Baucus's departure from the committee will change little for credit unions, which must still make sure that lawmakers on all levels truly understand that a new tax on credit unions would be a tax on their 97 million members, Credit Union National Association Senior Vice President of Legislative Affairs Ryan Donovan said.

"The circumstances that have made tax reform necessary continue to exist, and we expect Congress to continue to try to make progress on tax reform," Donovan added.

CUNA continues to encourage credit unions and their members to use CUNA and state credit union league resources, social media sites including Facebook, and micro-video site Vine, to tell their legislators, "Don't Tax My Credit Union."

For more on the "Don't Tax My Credit Union" efforts, use the resource link.

Rep. McCarthy, Sen. Corker, and CFPB's Antonakes join 2014 GAC lineup

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WASHINGTON (2/7/14)--Three more high-profile Washington luminaries have been added to the growing Credit Union National Association 2014 Governmental Affairs Conference lineup: House Majority Whip Kevin McCarthy (R-Calif.), Sen. Bob Corker (R-Tenn.) and Consumer Financial Protection Bureau Deputy Director Steve Antonakes.

McCarthy is serving his fourth term in the House of Representatives, and remains a member of the House Financial Services Committee.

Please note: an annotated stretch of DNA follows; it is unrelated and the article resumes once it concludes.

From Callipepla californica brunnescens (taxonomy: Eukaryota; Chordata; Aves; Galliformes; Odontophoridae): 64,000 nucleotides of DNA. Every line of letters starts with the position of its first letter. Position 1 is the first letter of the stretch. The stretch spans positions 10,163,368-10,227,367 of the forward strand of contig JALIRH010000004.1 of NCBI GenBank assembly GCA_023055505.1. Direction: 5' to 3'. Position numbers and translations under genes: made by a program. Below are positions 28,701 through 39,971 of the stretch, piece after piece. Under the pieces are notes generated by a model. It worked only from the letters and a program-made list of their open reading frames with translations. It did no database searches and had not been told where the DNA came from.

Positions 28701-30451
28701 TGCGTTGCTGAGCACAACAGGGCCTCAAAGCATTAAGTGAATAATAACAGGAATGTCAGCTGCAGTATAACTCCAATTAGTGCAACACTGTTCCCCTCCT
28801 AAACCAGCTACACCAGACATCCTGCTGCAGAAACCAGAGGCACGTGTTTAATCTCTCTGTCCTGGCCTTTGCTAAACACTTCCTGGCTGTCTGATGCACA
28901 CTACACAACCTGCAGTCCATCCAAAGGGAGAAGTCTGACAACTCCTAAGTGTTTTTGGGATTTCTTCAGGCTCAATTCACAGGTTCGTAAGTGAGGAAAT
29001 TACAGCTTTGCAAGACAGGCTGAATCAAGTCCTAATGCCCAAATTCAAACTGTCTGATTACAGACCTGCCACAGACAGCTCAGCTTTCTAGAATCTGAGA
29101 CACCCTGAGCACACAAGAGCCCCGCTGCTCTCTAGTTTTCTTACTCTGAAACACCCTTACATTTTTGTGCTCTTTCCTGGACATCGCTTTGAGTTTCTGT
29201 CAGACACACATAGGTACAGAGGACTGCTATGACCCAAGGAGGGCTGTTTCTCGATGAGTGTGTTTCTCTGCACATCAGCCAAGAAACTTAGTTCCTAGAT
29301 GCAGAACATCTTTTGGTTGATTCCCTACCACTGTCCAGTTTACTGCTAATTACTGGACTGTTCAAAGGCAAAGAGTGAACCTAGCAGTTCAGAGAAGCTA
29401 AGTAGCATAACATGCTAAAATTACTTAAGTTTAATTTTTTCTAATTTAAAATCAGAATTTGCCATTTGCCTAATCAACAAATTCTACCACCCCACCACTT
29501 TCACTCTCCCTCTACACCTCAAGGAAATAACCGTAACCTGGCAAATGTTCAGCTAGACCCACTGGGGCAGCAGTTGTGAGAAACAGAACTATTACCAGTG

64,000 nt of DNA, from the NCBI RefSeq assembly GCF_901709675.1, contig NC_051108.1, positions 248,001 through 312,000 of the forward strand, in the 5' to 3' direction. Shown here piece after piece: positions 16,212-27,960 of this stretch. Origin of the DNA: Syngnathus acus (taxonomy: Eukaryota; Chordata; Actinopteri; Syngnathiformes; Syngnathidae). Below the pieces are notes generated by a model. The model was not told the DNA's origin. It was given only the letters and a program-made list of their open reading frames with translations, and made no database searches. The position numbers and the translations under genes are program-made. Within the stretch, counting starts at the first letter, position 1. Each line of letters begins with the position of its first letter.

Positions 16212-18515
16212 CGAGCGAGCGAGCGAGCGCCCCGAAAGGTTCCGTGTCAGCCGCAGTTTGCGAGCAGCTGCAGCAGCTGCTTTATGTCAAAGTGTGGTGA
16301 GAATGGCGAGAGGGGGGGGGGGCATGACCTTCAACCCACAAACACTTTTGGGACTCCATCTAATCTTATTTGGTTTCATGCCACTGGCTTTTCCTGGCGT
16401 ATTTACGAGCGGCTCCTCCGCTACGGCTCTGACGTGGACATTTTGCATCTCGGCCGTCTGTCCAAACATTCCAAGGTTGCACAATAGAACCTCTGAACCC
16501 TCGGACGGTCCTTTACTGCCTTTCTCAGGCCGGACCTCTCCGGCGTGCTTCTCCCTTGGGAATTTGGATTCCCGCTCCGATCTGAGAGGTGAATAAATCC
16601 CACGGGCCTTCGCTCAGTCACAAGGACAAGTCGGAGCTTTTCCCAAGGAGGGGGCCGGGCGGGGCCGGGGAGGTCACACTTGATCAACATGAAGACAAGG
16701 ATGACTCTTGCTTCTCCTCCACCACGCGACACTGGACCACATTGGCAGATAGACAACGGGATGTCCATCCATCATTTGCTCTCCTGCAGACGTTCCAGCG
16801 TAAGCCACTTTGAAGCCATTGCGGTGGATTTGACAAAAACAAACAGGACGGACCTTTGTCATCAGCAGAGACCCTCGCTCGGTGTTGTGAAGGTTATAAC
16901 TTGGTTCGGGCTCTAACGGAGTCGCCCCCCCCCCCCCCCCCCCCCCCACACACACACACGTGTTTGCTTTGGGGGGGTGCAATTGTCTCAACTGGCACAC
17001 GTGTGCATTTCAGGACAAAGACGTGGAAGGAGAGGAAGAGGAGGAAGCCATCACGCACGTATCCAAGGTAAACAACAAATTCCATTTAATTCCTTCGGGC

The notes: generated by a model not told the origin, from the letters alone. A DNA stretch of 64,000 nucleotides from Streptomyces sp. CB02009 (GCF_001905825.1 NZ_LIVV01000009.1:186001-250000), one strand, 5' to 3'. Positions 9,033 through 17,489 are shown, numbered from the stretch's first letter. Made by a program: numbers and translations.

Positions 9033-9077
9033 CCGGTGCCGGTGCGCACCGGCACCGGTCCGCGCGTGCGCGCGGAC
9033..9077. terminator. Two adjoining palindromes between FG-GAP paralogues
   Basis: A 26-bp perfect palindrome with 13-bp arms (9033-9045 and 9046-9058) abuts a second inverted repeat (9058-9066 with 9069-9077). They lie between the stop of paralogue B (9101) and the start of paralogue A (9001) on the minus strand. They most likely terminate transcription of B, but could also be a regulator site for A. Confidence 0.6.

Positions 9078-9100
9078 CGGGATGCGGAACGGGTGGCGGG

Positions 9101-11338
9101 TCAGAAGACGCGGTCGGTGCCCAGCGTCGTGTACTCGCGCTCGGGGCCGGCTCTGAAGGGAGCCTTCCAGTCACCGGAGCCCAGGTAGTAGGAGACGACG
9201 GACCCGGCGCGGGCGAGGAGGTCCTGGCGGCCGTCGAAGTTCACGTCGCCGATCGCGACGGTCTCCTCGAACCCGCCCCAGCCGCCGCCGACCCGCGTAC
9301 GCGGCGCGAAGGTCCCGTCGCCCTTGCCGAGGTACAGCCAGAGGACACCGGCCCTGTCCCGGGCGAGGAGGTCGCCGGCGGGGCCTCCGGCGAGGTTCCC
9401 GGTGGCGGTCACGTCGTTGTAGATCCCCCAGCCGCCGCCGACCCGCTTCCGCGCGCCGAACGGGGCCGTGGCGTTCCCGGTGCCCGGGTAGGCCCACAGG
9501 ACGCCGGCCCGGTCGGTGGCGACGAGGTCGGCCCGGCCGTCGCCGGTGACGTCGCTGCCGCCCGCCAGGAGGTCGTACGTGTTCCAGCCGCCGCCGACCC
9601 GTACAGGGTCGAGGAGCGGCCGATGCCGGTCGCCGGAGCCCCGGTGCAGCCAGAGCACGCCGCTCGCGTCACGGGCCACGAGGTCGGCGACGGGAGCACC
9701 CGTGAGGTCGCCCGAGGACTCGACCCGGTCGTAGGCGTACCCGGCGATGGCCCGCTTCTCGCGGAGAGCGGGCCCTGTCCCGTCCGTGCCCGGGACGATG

At last year's GAC, the legislator praised credit unions for helping him start his business, and promised to work hard to provide regulatory relief for the industry. McCarthy, who once owned a delicatessen in Bakersfield, Calif., told 2013 GAC attendees he would fight the growth of regulations that prevent credit unions from doing what they need to do, such as making more business loans.

Corker is a member of the Senate Banking Committee and has served in the Senate since 2007.

The senator has recently been an active member of housing finance reform efforts, introducing the Housing Finance Reform and Taxpayer Protection Act (S. 1217). That bill would wind down government-sponsored enterprises Fannie Mae and Freddie Mac and replace them with a new mortgage guarantor.

Steve Antonakes has served as CFPB deputy director since September 2013. He is also associate director for supervision, enforcement, and fair lending at the CFPB. As deputy director, Antonakes has led the CFPB's supervision, enforcement, and fair lending teams.

Antonakes first joined the CFPB in November 2010, taking on the role of assistant director of large bank supervision. The Credit Union National Association has met with Antonakes on credit union topics, and the CFPB official has said that credit unions did not cause the financial crisis. He has also noted that credit unions served as a source of strength for their members during the economic recovery.